NEW FEATURE: Ripon Means Business

Alison Brodie in her lab at her home in Galphay, near Ripon, working on her reydration cream.
Alison Brodie in her lab at her home in Galphay, near Ripon, working on her reydration cream.
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In the first of a new monthly feature, Gazette reporter LAURA CONNOR shines the spotlight on one of our area’s small companies. This month – Alison Brodie, of Galphay.

For most people, being made redundant from a career they love and worked hard for years to achieve would come as a devastating blow.

But for Alison Brodie, it was a blessing in disguise.

The 46-year-old from Galphay, near Ripon, transformed a wistful pipedream into reality by coverting her spare room into a makeshift laboratory and launching her own bespoke skincare range.

“I had talked about doing this for ages,” she says. “When I lost my job I thought ‘this is my opportunity to go on and do this’ after talking about it to friends and family for years.”

After losing her job from the Wetherby-based Forensic Science Service after more than 20 years service in March last year, Alison decided to combine her love for sports and fascination with science to create Brodie Skincare Recovery Phase Rehydration Cream – a new moisturiser specifically aimed at sportspeople.

Running enthusiast Alison – who is a member of Ripon Runners club with husband Pete, 50 – says exercise has always caused her skin irritation. And Alison knew she was not alone.

“I have always had a problem with my skin after running,” she explains. “The weather in particular has always affected me the most, but even sweating in the gym can be irritating for the skin. When I run the heat and sweat make my skin quite dry and sore.”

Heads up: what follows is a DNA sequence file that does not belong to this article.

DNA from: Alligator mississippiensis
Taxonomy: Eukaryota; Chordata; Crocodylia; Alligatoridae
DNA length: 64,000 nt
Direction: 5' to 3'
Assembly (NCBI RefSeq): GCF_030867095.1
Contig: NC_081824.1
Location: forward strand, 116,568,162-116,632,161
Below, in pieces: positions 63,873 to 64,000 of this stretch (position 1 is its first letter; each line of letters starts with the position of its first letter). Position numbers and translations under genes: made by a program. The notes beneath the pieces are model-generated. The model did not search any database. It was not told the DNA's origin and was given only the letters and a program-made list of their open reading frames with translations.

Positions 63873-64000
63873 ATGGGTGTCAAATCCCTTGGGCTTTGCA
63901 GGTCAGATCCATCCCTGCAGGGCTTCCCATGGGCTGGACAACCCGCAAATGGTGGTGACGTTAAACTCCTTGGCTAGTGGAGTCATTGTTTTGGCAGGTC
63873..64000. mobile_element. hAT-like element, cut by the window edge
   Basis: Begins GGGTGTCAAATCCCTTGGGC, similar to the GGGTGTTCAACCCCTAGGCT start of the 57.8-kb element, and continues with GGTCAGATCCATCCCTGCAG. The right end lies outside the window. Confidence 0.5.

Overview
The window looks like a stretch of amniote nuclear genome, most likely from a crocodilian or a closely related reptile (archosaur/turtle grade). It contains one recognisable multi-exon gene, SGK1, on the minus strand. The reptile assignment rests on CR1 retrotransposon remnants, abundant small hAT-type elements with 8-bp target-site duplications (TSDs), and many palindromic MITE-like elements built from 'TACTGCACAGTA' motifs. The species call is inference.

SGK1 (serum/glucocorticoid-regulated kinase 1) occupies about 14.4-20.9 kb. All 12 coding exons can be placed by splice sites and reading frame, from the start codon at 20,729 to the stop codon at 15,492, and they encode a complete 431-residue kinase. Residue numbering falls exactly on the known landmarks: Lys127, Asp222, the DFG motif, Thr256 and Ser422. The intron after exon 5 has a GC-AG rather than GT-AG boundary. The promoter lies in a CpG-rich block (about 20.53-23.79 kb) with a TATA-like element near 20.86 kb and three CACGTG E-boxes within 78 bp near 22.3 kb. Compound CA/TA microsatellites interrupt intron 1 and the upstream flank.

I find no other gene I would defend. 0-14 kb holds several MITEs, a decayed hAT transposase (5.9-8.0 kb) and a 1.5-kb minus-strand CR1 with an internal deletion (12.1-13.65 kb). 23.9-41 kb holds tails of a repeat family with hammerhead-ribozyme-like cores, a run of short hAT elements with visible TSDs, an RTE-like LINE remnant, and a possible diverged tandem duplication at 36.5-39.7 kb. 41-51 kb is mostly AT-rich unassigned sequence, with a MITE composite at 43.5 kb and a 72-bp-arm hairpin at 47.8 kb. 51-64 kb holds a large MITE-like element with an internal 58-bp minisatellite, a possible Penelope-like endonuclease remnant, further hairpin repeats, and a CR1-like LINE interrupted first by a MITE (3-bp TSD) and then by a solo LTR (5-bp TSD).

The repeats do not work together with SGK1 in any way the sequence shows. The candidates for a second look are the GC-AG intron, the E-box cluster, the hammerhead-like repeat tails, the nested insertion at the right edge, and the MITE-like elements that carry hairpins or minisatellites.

Alison’s cream uses Harrogate Spring Water and is 100 per cent alcohol, fragrance, paraben, SLS and petroleum free, making it sensitive skin-friendly and appealing for both sexes.

The cream is aimed at cooling, soothing and protecting the skin and preventing soreness caused by salts and acidic sweat build-up on the skin’s surface.

“I couldn’t find any face creams that were suitable for me,” says Alison. “So with my background in science I thought, ‘why not make my own?’.”

Alison completed a degree in biology from the University of Nottingham before working for the Forensic Science Service. After securing a skincare qualification and researching the damaging effects of wind and rain on the skin, Alison decided a stripped-back range of products was missing from the skincare market.

“Keeping things natural is very important to me and my research really opened my eyes about what many products contain and what we put on our skin. So it was vital for me to make Recovery Phase as effective but as natural as possible,” say Alison.

Her marketing as well as her ingredients are also an important aspect of the product’s design.

At the moment, the entire business is a one-woman effort, with husband Pete helping with the packaging and sales.

“The packaging deliberately looks unisex,” she says, referring to her simple blue and white design featuring a horizontal strip of double helix DNA.

“I wanted to emphasise the science aspect and my background so the double helix and shortening of Brodie Skin Care to ‘Bsc’ – to mean Bachelor of Science – works to do that.”

Alison adds that her unisex approach could help to encourage more men to understand the wonders of a good skincare regime.

“I would love to covert more men into using moisturiser. I would like to get rid of some of that machoness – although I think men use and accept it more now,” she says.

Alison has certainly converted one young man – Ripon’s resident Olympic diver Jack Laugher has endorsed Alison’s post-swim skincare product, Recovery Phase Skin.

The 17-year-old took pumps of the product to Adelaide where he struck double gold at the Junior World Championships.

Now with shampoo, wipes and body wash products also under her belt, Alison is hoping her home-run lab can be a springboard for other business ventures.

“It would be my dream to get other people on board,” says Alison, who admits she finds running all aspects of the business single-handedly a “huge challenge”.

“There are so many things involved that I have never done before. Part of my expansion plans would be to get more people on board and open up a lab in Ripon,” she says.

Although it is obvious that Alison has entrepreneurial itchy feet, her homemade lab looking out onto spectacular views of Galphay Woods seems like the perfect place to launch a start-up business.

“It’s still very early days yet,” she grins.